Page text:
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HPM August 2013

Got a story? Ring us on 01732 748041 or e-mail twood@unity-media.com RENEWABLES Now is solar thermal’s time to shine The UK solar thermal market has been overshadowed by more popular green technologies. However, with new changes to the Renewable Heat Premium Payment scheme, Jerry Studden, Alpha Heating Innovation MD, explains why promoting solar thermal hot water shouldn’t be at the bottom of an installer’s list... Solar thermal technology has long been hailed as a great advancement in its ability to provide renewable energy in one of the simplest forms imaginable, yet it’s a technology that has struggled to make a real impact in the heating market, despite it offering a very efficient and usable solution for end users. But, while roofs decorated with PV panels are common sights across the country, solar thermal panels have seemingly failed to capture the imagination of homeowners. Certainly, in terms of the vouchers available through the amended Renewable Heat Premium Payment (RHPP), solar thermal falls well under the £2,000 offered for a biomass boiler, for example, at just £600. However, it is a much more economic technology to implement and neither does it have many ongoing costs to run. This is because, unlike the generation of electricity through solar PV, hot water can be stored until it’s needed. The way such technology works is relatively simple; for example, a flat plate solar panel fitted to the roof of the building collects solar energy from daylight via a layer of aluminium that absorbs the solar radiation. This energy is then transferred to the water that runs around copper pipes laser welded to the underneath of the main plate generating hot water ready to be drawn off. FUTURE POTENTIAL This straightforward technology of solar thermal is key to its future potential as a source of domestic hot water. As free power sources go, the sun is perhaps the largest and simplest choice to provide renewable energy. Using the sun to harness power dates back hundreds of thousands of years, but only in recent times has technology advanced to such a level that we can use it to our maximum advantage. So why has solar thermal remained fairly static in terms of popularity as a renewable source? Lack of awareness, or confusion over how the technology works and what qualifications heating engineers need to install such systems is a likely factor hampering this progression. This won’t be helped by the added stipulation of homeowners requiring a Green Deal Assessment before they can apply for the money back voucher under the latest revisions to the RHPP. From an installer perspective, solar thermal can be a bit of a grey area. While installers don’t need to be Microgeneration Certification Scheme (MCS) accredited to fit solar thermal systems, in WWW.HPMMAG.COM order for the homeowner to qualify for the delayed Renewable Heat Incentive scheme, the system must have been fitted by an MCS accredited installer. For this reason, many installers may not be comfortable installing or recommending such systems to their customers. However, training is relatively simple and can be completed in one just one day at a course such as Alpha’s high efficiency and renewables training day. There is also still the misconception that all solar thermal units use glycol, which can be deterring for both installers and homeowners due to the maintenance aspect. However, products like Alpha’s SolarSmart, don’t use glycol as the water is stored in an insulated drainback unit, thereby removing the risk of damage from freezing and associated maintenance costs of a glycol based system. Another aspect that has changed significantly is the payback period. As costs have come down and efficiency levels have risen, a solar thermal system will typically pay for itself in around four to eight years, based on average use and correct installation and maintenance. When you compare this with other renewable options this becomes a much more viable and appealing choice, plus as it can be included as part of a modern retrofit or a new build situation Has solar thermal remained fairly static because of a lack of awareness, or confusion as to how it works? 44 AUGUST 2013 HEATING & PLUMBING MONTHLY it’s a perfectly flexible solution for the current UK housing market. A solar thermal system working in combination with a modern, high-efficiency boiler can dramatically reduce the work the boiler needs to do as it only fires up when the stored water level drops below a certain point. Even then, the water entering the boiler is significantly warmer than cold mains water that would otherwise been used. As a free and low-carbon option to supply domestic hot water, solar thermal is perhaps one of the most underused technologies currently on the market but, with a huge 75% of domestic energy consumption committed to heating and hot water, and with ever increasing numbers falling into fuel poverty, we need to find a more feasible solution to supplying domestic hot water to millions of UK homes. Given that high-efficiency gas boilers still dominate the UK market for home heating solar thermal can be an ideal way to not only bridge the traditional versus renewables heating dilemma. There are many practicalities and benefits of solar thermal systems need to be better presented by both manufacturers and installers in order to bring solar thermal to its full potential in the UK market. enquiry number 133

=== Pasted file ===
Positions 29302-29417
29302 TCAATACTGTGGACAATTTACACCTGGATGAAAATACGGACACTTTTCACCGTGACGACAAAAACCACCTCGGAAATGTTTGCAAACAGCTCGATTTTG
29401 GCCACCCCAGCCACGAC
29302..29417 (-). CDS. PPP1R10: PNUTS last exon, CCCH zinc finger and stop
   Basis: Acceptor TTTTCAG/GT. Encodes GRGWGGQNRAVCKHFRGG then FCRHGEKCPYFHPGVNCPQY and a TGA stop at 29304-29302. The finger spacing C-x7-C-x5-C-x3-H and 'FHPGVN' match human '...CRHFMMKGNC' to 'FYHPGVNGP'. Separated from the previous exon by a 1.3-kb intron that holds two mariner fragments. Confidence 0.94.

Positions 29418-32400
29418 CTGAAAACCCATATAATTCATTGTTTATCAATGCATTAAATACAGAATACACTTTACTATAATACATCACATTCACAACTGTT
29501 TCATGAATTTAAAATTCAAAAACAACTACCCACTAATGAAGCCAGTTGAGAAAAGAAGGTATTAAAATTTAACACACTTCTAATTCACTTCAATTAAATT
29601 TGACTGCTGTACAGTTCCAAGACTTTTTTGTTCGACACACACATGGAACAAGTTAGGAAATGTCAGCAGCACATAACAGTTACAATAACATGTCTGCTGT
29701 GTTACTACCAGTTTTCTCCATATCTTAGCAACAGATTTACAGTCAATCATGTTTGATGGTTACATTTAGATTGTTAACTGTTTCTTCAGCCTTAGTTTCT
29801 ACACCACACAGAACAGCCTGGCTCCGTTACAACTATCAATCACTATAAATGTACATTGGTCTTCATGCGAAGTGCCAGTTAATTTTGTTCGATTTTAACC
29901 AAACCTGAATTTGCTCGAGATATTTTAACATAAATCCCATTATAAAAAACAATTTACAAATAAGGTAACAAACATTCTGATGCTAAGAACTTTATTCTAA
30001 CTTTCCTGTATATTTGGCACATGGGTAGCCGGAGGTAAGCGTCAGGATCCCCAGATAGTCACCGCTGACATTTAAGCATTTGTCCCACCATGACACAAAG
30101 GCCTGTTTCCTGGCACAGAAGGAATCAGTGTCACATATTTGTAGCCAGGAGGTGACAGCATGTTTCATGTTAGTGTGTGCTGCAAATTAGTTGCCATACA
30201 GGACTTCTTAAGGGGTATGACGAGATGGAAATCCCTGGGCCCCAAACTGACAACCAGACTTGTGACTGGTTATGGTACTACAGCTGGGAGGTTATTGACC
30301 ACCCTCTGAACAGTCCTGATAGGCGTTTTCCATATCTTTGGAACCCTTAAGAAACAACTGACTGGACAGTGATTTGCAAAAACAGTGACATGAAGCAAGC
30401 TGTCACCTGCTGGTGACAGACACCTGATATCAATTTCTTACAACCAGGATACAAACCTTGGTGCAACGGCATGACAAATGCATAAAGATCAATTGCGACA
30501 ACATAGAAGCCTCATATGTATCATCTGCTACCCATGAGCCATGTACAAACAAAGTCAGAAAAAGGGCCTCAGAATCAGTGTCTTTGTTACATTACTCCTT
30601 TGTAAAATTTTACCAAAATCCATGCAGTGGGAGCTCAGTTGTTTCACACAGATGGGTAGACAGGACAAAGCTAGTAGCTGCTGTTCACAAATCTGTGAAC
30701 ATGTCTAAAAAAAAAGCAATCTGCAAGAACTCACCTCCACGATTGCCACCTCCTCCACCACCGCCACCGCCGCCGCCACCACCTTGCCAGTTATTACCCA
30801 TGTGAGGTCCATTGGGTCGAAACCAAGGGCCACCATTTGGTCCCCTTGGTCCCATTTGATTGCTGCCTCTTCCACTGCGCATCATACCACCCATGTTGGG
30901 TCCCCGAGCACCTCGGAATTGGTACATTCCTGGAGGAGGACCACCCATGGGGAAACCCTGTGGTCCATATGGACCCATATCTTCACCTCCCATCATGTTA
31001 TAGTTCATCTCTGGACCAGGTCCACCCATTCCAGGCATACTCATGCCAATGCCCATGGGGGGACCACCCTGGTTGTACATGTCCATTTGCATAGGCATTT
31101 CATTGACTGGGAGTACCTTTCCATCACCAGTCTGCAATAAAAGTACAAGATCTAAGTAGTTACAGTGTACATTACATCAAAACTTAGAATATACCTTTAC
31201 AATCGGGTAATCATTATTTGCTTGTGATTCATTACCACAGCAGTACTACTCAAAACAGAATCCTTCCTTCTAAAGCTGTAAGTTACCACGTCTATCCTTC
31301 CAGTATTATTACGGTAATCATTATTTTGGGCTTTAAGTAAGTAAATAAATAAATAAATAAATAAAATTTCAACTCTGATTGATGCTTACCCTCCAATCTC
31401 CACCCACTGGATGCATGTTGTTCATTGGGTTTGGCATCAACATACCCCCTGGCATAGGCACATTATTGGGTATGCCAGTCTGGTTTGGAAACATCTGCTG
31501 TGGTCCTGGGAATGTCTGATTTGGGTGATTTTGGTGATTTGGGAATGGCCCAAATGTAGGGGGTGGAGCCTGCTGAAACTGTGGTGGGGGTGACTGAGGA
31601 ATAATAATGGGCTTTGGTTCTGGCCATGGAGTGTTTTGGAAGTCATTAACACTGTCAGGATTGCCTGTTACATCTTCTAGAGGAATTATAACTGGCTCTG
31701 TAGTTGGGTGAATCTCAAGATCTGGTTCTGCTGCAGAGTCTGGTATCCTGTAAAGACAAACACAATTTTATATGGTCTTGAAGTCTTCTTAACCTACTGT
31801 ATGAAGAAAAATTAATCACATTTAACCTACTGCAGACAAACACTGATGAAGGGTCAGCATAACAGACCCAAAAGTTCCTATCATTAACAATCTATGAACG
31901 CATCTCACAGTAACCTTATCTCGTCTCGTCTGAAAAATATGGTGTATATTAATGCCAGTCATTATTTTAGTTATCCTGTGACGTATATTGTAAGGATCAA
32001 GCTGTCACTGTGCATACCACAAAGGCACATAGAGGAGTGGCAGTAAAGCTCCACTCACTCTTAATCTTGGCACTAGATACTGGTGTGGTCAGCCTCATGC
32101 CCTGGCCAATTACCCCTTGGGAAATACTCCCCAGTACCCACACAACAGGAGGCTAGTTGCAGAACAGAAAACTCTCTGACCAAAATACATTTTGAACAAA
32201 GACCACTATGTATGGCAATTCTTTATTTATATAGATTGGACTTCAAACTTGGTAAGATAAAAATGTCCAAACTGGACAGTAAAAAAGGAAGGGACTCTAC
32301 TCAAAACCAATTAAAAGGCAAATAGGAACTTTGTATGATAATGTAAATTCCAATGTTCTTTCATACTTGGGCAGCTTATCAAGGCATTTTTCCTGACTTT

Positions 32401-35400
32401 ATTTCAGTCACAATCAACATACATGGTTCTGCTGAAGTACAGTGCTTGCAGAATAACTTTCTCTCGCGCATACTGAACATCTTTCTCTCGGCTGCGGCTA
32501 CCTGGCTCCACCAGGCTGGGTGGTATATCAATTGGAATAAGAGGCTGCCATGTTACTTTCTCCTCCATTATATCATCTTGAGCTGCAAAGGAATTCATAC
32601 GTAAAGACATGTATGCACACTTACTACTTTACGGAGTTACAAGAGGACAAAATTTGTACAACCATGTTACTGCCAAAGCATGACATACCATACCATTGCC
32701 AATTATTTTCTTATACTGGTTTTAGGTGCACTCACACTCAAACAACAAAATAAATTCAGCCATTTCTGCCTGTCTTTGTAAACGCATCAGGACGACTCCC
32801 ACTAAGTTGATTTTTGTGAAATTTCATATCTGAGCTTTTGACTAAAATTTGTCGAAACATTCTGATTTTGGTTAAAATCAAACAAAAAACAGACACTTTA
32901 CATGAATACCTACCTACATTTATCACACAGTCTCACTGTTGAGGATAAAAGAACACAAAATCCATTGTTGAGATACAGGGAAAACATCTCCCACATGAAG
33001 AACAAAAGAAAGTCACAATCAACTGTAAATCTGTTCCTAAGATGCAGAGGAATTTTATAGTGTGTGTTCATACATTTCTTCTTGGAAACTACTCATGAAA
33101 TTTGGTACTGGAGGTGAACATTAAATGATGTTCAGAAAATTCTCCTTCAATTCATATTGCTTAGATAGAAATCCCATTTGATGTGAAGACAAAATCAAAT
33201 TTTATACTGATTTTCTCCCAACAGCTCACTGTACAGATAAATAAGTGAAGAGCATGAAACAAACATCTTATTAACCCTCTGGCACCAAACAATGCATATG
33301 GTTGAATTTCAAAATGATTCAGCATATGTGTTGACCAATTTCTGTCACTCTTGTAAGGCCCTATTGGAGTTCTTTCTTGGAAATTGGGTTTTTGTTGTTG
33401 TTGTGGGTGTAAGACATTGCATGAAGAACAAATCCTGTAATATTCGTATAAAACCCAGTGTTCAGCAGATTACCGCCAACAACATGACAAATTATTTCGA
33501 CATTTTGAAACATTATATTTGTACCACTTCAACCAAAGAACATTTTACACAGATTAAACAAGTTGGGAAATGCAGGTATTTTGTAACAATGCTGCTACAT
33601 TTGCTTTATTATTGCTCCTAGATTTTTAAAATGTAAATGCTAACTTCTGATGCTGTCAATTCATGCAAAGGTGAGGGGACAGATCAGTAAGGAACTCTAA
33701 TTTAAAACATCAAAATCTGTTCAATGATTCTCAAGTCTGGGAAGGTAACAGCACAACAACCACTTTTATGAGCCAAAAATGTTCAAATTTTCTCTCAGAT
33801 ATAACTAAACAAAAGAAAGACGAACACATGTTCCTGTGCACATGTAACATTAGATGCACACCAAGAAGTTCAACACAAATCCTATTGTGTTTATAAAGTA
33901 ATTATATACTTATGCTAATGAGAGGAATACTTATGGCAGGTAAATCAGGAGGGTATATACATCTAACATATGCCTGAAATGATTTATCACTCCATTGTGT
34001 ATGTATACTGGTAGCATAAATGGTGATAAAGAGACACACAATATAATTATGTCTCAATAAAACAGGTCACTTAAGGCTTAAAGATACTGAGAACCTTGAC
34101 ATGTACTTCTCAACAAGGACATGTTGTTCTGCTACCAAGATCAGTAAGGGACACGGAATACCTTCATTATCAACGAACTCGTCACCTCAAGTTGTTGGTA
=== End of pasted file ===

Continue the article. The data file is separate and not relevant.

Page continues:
HPM August 2013
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